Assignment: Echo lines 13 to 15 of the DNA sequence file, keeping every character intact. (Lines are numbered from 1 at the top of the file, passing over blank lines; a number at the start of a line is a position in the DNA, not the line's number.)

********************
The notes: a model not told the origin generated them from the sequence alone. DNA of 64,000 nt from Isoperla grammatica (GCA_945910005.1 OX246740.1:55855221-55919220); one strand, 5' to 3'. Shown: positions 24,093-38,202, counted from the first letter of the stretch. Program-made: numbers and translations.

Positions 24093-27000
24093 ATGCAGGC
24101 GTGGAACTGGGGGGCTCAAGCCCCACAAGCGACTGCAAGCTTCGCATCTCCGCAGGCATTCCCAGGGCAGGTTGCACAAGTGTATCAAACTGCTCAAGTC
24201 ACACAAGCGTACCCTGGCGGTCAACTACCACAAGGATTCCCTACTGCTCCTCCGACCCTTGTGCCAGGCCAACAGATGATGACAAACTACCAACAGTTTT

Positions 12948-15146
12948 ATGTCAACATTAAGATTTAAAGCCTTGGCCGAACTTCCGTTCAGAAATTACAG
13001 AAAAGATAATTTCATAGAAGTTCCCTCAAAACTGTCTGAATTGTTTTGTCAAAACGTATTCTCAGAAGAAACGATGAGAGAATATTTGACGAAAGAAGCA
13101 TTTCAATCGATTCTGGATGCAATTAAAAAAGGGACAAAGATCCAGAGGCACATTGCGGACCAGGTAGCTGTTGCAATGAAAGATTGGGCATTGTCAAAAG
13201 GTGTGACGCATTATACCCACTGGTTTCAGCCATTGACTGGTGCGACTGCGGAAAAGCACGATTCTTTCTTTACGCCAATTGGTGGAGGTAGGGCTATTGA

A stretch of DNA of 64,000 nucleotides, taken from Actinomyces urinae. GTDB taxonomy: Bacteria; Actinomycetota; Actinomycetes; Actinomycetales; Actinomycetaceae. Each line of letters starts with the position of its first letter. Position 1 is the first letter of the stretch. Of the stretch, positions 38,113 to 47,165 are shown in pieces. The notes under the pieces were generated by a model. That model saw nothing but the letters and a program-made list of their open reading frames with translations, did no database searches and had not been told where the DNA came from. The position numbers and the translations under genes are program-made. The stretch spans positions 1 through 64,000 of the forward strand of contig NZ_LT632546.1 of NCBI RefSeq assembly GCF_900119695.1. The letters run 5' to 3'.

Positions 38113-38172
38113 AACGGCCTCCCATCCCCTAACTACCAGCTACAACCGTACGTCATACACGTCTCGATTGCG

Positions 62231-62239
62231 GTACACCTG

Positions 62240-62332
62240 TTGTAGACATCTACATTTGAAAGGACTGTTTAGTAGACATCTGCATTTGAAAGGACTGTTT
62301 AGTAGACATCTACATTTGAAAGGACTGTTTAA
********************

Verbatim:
38113 AACGGCCTCCCATCCCCTAACTACCAGCTACAACCGTACGTCATACACGTCTCGATTGCG

Positions 62231-62239
62231 GTACACCTG